The Drake Passage is one of the most infamous bodies of water on the planet; 500 miles of rolling sea that separates South America from the Antarctic Peninsula. Its reputation stems largely from its location. The Drake Passage lies on the confluence of three oceans: the Pacific, Atlantic, and Southern Oceans and, because of this, swells on the passage can range anywhere from dead calm to above 13 meters. Needless to say, when I arrived in Ushuaia to set sail on my Antarctic adventure, it was with both trepidation and excitement. Nonetheless, I boarded my ship, the MS Expedition with a spring in my step, looking forward to the adventurous Drake Passage crossing ahead.
It was an exciting start. We departed late in the afternoon ahead of schedule because a storm was brewing. Port authorities declared that the port would be closing in several minutes and our captain – who was perhaps a maverick looking back – decided to weigh anchor and push out ahead of the storm. This news garnered large applause aboard the ship, especially as the other two cruise ships in port had decided not to take the chance. We were immediately rewarded with one of the most stunning sunsets I’ve ever witnessed as we made our way down through the Beagle Channel. The Les Eclaireurs lighthouse stood out bright against the fading sun which made the photographers aboard the ship very happy, myself included.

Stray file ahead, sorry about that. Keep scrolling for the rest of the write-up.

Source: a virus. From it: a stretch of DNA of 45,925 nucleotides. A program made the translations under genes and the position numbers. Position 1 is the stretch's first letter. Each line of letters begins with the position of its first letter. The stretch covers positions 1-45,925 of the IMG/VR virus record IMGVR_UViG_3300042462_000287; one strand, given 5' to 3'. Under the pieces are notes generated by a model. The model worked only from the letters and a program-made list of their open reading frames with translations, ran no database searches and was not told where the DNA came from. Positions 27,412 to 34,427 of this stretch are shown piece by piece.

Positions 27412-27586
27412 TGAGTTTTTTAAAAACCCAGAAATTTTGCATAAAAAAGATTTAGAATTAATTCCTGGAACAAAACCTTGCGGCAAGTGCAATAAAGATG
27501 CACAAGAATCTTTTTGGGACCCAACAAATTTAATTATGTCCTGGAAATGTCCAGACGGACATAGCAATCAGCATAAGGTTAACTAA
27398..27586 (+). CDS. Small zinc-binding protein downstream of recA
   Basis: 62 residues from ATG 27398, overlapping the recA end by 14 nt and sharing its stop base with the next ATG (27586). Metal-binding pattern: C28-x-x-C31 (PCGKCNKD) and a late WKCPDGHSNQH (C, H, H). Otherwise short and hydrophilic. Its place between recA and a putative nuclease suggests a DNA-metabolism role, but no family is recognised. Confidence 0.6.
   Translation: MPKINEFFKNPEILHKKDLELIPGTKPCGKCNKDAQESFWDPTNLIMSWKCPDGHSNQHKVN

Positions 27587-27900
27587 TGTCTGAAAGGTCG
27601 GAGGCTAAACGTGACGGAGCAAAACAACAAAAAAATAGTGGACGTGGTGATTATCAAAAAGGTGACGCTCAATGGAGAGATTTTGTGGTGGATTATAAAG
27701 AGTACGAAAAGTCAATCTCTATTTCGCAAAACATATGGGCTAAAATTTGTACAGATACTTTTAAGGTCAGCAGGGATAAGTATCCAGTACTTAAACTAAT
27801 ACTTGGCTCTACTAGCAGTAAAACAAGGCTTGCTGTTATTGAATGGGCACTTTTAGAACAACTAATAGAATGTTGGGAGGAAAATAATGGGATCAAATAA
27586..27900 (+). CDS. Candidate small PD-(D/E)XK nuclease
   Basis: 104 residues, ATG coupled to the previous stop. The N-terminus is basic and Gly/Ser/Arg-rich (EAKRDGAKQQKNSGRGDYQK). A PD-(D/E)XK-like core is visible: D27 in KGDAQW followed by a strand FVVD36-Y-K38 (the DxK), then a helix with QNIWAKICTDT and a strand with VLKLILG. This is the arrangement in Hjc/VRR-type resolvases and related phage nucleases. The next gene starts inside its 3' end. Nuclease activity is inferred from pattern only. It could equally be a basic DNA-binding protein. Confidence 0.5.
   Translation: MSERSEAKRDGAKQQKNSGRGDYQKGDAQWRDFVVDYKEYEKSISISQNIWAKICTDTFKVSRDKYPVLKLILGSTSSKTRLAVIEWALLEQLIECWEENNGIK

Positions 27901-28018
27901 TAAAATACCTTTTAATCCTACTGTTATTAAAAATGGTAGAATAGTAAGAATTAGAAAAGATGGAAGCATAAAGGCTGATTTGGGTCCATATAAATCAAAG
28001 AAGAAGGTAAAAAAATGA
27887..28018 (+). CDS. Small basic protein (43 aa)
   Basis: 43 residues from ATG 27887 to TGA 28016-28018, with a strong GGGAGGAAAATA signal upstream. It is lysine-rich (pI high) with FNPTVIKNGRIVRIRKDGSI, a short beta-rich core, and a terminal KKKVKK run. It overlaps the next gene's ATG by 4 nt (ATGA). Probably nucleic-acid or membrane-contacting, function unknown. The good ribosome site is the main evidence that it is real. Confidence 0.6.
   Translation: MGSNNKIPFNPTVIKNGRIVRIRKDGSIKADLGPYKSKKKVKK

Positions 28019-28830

Drake Lake or Drake Shake?
On average it takes 48 hours to cross the Drake Passage, but that evening we were given a briefing by the expedition leader, Jonathan, who informed us that it can sometimes take up to 72 hours depending on the weather. Jonathan’s comment that “the worst crossing I’ve had took 6 days” left us all reeling and hoping even more for a quick and calm crossing. The picture below shows the two storms we were trying to avoid as we sailed down towards Antarctica.
It became clear from talking to people on board that many of the passengers viewed the Drake crossing as a rite of passage, a price that must be paid to visit the most special continent on Earth. At dinner the first evening, people were excitedly discussing the chances of getting a ‘Drake Shake’ or a ‘Drake Lake’ – two terms used to describe a calm or rough crossing. Most people were crossing fingers and toes for the latter, but a few of the more adventurous folk onboard were boldly claiming that they wished to experience the ‘Shake’.
Seasickness on the Drake Passage
One of the biggest questions regarding the Drake Passage is seasickness. Wandering around the ship on the first night I noticed that sick bags were popping up everywhere, the staff predicting that they may come in useful overnight. The first thing to note is that weather conditions do not have to be rough for seasickness to kick in. Even in calm conditions, people who suffer from motion sickness will begin to feel ill.